'Bridging the Gap: the financial case for a reasonable rebalancing of health and care resources' examines how under-investment in mental health services and a lack of integration with physical health services have created a bottleneck in healthcare improvement, constrained physical health outcomes and has impaired broader economic performance.
The authors estimate that the cost of untreated mental ill health among people with physical illness is nearly £13 billion.
Professor Sue Bailey, president of RCPsych, said: “For too long, mental health services have suffered from under-investment and the mental health needs of people with long-term physical health conditions have often been neglected.
"Nobody should be denied the mental or physical health care they need, and this is increasingly urgent as people live longer. Unless we take immediate action the treatment and resource gap will become even wider. We set out three areas, including dementia, where a refocusing of health spend on people’s mental health needs would both greatly improve their lives and help to ease pressure on other parts of the NHS."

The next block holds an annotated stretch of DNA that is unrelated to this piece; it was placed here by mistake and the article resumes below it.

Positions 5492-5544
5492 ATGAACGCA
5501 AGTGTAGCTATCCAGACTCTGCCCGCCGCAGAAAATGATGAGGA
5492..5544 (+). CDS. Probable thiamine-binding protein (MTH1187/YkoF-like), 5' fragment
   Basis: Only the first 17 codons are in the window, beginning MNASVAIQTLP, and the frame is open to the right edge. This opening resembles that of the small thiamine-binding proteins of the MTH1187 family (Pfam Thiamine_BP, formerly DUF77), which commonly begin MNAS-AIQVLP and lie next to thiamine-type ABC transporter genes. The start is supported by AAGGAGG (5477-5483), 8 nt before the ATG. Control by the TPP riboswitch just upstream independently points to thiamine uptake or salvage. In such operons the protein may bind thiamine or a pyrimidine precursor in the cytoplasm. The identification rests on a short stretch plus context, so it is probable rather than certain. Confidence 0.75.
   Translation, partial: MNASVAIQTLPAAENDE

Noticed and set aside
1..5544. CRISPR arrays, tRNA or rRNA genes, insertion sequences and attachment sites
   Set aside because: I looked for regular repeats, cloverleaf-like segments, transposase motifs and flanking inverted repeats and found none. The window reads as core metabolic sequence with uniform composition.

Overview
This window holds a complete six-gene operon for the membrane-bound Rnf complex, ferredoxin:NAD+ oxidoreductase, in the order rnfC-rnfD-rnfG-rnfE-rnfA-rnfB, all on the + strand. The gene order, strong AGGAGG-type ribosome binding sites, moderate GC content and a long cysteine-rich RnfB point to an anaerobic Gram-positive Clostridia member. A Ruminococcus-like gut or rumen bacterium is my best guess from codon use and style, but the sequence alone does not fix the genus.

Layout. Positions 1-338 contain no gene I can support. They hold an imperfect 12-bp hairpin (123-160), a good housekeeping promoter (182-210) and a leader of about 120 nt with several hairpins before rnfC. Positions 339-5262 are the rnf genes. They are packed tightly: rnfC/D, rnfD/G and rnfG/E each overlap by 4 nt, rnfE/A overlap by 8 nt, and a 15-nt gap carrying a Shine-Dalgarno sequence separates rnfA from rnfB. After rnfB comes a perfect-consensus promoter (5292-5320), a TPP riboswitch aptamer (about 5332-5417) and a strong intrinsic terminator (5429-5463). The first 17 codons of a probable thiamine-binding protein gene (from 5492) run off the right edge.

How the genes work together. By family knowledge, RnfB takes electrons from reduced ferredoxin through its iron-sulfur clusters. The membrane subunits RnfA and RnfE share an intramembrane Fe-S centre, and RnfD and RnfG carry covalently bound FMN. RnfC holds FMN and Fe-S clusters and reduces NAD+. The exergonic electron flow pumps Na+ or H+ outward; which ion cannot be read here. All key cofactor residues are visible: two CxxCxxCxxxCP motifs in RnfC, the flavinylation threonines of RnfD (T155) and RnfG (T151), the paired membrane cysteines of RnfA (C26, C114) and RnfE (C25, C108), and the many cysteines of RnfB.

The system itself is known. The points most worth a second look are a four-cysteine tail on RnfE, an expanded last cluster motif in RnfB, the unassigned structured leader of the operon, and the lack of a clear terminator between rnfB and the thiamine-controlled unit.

The report finds that a rebalancing of health and care resources is needed to ensure no one is denied the mental or physical health care they need.
It goes on to suggest ways in which the Department of Health could help 'bridge the gap' between physical and mental health including:
• Every hospital should have a comprehensive liaison psychiatry service
• Improved professional awareness of dementia including earlier diagnosis, greater use of behavioural interventions and better hospital and community care
• Further training and support for GPs, nurses and other NHS staff to help them understand and look after their patients’ mental health.
Sean Duggan, chief executive of the Centre for Mental Health, said: “The NHS is facing growing pressure on its resources. Local authorities have even bigger budget pressures. Rebalancing health spending to support the mental health of people with long-term conditions and those with dementia is no longer an optional extra, it is a change the whole of the NHS must make.”
The full report is available at: www.centreformentalhealth.org.uk